GJFA Navigation
About
Publication Ethics
Call For Paper
Editorial Board
Guide to Authors
Scope
Editorial Workflow
Submit Manuscript
Archives
Viewing Options
[View Abstract]
[View Full Text PDF]
[Download Full Text PDF]
Authors Articles on Google Scholar
Pletschke BI
Kato CD
Namulawa VT
Beukes N
Rutaisire J
Britz PJ
Whiteley C
Authors Articles on Pubmed
Pletschke BI
Kato CD
Namulawa VT
Beukes N
Rutaisire J
Britz PJ
Whiteley C
Preferences
Email this Article to a friend
Print this Article
Statistics
Viewed: 305
Forwarded: 0
Printed: 144
Downloaded: 842
Browse Journals By Category
Agricultural Sciences
Biological Sciences
Education
Engineering
Legal Studies
Medical Sciences
Physical Sciences
Social Sciences

Newsletters Subscription

Global Journal of Fisheries and Aquaculture

Full Length Research Paper 

Enzyme activity in the Nile perch gut: Implications to Nile perch culture 

Namulawa VT, Kato CD, Rutaisire J, Britz PJ, Beukes N, Pletschke BI and Whiteley C

1Aquaculture Research and Development Center, P. O. Box, 530, Kampala, Uganda. 

2College of Veterinary Medicine, Animal Resources and BioSecurity, P. O. Box 7026, Kampala, Uganda.

3Department of Ichthyology and Fisheries, Rhodes University, P. O. Box 94 Grahamstown, South Africa.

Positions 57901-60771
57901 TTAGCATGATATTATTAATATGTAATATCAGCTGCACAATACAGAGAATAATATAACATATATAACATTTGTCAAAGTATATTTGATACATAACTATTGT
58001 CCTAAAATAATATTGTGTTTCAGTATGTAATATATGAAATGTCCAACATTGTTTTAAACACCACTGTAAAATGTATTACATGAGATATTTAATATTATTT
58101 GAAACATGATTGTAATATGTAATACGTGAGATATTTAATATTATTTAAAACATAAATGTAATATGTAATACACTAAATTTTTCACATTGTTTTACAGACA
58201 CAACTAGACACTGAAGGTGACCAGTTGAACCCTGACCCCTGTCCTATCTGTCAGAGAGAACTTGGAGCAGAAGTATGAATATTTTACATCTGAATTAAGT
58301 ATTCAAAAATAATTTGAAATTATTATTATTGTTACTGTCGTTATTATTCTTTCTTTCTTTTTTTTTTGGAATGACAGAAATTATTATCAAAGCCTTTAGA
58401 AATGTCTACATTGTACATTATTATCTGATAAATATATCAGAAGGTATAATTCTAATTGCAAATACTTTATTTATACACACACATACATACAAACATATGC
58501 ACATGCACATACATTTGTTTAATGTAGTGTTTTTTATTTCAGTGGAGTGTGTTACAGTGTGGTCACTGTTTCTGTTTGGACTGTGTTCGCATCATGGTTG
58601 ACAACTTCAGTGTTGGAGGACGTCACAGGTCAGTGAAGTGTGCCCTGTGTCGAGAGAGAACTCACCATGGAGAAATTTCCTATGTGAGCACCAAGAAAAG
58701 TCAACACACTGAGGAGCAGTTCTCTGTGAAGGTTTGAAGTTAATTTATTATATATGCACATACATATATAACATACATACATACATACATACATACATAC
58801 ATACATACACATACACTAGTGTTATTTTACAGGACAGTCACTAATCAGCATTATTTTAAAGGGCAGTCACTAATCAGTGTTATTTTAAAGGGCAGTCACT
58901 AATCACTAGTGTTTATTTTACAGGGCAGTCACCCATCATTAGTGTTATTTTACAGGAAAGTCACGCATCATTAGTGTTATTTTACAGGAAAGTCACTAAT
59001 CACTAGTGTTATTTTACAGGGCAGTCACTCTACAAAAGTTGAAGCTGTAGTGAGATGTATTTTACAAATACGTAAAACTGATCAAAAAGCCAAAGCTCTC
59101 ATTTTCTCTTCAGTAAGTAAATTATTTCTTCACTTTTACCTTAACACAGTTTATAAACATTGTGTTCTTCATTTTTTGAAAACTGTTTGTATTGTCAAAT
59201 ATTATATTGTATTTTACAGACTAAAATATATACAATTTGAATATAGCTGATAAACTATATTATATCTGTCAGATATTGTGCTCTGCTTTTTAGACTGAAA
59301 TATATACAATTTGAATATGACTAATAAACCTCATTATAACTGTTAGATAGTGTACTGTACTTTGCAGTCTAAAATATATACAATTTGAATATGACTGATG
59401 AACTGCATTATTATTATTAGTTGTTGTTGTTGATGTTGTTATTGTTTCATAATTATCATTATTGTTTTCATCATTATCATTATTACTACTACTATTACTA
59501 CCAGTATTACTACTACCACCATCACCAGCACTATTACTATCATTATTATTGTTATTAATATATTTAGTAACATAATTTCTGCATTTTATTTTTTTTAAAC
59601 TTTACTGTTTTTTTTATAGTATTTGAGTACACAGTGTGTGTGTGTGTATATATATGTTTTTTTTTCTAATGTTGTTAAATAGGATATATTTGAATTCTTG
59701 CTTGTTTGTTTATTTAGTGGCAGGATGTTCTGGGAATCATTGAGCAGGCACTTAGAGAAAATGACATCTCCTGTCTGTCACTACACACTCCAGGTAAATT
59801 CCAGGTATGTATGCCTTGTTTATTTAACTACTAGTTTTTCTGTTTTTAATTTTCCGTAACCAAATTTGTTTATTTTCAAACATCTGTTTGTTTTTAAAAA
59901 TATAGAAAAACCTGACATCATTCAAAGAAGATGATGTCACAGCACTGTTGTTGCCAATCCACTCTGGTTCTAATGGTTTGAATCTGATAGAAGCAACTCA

4Department of Biochemistry, Microbiology and Biotechnology, Rhodes University, Grahamstown, South Africa. 

Accepted 3 July 2013 

Nile perch (Lates niloticus) is a high-value freshwater fish of great social economic importance in Africa’s great lakes region. High demand for this fish has caused its extensive harvest, resulting into a decline in the species stocks and consequently financial loss to the Nile perch industry. Several strategies have been suggested to reinstate the fish population, including the domestication of Nile perch, however, this will greatly depend on the ability of this fish to digest artificial diets, since these diets greatly determine the survival of fish in aquaculture systems. In this study gut enzymes were assayed using standard procedures. Results indicated presence of amylase and trypsin, which is an indicator that carbohydrates and proteins have to be included in the artificial diets that will be formulated for this species. The study further revealed a variation in enzyme activity in the juvenile stages of this fish, indicating that the most critical stage in the nutrition of the Nile perch is the juvenile stage. This variation reveals insights in the requirement for different diets formulations for the different juvenile developmental stages of Nile perch. These findings make Nile perch a potential aquaculture candidate, since carbohydrates and proteins contribute substantively to artificial diets in cultured fish. 

Key words: Aquaculture, aquafeeds, enzyme activity, Nile perch.